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Betel leaf no longer a lucrative crop

Betel leaf no longer a lucrative crop


Farmers complain of pest attack and say no remedy is being offered by officials

Finishing his bath and wearing a tilak , S. Srisailam enters the farm leaving his footwear outside. Everyone does the same before entering the farm.

A partition woven out of twigs is made so that wind does not enter the farm and spoil the betel leaves being grown inside.

Srisailam is one among the 10 farmers including Dasari Veeranna and Boina Sattaiah of Anantasagar village in Sadashivapet mandal who took more than an acre of land on lease for ₹ 1 lakh for a two-year period. Later, they invested in quality creeper seed and goat waste . The farmers are paying as much as ₹ 4,000 for one tractor of goat droppings and ₹ 1,000 for spreading it across the farm. One acre of land requires as much as 13 tractors of goat-waste.

Unlike in normal farming where farmers make a joint investment and share the returns after selling the total output, here the farmers divide their land from day one on wards and take care of it like their own baby, literally. The yield is also divided based on the investment. They had prepared the land suitable for betel leaf cultivation by digging small vertical and horizontal channels for better water supply.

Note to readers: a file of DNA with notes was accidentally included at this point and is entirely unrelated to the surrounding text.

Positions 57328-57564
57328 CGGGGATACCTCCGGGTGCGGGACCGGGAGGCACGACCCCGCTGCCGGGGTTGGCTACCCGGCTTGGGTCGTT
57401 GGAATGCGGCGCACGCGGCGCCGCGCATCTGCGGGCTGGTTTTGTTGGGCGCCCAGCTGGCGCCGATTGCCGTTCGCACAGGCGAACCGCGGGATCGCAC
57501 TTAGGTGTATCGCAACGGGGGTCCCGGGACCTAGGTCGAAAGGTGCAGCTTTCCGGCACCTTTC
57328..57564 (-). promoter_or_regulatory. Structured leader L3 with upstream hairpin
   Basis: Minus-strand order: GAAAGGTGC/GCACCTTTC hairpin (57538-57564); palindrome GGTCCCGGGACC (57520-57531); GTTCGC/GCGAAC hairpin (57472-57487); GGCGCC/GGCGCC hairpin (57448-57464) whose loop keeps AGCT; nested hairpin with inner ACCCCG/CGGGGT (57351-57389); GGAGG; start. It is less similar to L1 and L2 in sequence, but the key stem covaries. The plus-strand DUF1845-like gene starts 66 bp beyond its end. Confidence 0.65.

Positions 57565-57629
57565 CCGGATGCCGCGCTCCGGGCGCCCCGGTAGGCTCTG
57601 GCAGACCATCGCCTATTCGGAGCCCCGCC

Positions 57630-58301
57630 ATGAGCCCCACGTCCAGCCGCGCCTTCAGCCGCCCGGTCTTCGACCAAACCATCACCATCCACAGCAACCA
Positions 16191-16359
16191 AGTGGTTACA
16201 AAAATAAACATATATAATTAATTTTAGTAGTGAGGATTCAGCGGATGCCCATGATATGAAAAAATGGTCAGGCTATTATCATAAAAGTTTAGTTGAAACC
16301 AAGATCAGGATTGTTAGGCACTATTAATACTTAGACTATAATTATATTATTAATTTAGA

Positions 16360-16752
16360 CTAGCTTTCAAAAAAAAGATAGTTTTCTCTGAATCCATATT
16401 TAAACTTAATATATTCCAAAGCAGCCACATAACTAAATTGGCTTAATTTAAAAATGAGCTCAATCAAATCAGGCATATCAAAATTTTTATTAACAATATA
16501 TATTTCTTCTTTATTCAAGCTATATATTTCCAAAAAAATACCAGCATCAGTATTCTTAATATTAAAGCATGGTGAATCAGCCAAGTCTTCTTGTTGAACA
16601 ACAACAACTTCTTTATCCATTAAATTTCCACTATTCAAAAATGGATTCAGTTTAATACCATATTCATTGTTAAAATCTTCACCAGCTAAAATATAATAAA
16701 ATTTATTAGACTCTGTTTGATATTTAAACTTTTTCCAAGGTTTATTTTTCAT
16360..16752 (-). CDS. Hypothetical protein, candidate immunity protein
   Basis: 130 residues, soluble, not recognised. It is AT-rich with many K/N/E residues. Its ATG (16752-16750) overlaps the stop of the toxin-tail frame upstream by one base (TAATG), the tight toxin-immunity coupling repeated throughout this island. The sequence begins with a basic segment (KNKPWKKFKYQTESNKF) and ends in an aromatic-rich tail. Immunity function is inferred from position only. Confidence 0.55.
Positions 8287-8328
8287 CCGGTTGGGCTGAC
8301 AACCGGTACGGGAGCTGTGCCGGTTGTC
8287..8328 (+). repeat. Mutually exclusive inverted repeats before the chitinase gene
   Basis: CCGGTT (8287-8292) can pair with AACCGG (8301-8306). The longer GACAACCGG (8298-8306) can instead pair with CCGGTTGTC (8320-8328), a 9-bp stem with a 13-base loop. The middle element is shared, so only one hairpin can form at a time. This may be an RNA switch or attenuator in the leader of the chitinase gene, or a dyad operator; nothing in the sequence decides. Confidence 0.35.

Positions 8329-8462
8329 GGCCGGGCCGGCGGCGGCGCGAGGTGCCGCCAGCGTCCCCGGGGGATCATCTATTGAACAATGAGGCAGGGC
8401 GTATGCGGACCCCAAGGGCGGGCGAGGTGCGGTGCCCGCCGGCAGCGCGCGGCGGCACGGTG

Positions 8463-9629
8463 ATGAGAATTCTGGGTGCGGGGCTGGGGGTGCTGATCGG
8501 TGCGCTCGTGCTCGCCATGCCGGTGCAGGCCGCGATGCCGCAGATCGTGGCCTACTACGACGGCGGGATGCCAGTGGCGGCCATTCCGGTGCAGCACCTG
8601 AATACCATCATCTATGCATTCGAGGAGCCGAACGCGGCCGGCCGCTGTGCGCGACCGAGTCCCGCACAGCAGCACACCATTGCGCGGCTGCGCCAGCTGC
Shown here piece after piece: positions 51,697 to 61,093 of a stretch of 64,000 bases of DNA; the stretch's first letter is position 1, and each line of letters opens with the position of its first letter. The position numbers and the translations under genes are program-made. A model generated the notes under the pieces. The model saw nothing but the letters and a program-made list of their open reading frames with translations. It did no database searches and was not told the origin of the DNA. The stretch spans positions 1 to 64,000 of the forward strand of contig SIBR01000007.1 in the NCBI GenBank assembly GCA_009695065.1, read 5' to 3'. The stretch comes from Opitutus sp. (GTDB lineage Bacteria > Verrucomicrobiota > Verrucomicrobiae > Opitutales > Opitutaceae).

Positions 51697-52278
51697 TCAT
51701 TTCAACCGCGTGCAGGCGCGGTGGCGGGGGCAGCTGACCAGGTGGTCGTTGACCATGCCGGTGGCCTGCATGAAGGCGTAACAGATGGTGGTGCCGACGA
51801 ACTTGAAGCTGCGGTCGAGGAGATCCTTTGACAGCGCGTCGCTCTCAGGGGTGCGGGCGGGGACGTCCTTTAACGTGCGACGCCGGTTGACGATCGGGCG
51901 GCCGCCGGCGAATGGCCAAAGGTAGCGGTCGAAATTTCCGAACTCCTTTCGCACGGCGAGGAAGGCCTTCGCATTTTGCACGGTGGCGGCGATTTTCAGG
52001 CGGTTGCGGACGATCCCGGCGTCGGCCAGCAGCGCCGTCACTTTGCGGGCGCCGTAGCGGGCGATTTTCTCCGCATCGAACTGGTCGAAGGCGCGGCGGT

Anantasagar, Marepally and Saidapur in Sadashivapet mandal were once famous for betel leaf cultivation in hundreds of acres. The farmers claim that they used to earn a revenue of ₹ 2.5 lakh on an investment of ₹ 50,000 in the past. The revenues they generated used to be so huge that two farmers — Ravinder Goud and Khairat Miya — who got selection in the CRPF discontinued their job about 25 years ago as they were earning more than their salary in a week’s time.The farmers also plant sada (a plant which grows like bamboo) after planting the betel creeper. It would grow along with that plant which grows for more than 10-foot height. Betel leaves are being exported to neighbouring Karanataka and Tamil Nadu. Two farmers – Mahaboob and Kahleel – who migrated from Degulbadi in Chincholi village of Gulbarga in Karanataka have settled here and are involved in the trading .

“Even a child used to see ₹ 1,000 by selling betel leaves. Presently the crop is being attacked by pests for the past several years and no remedy is being offered by officials. The crop was reduced to only 10 acres,” said Mr. Srisailam.






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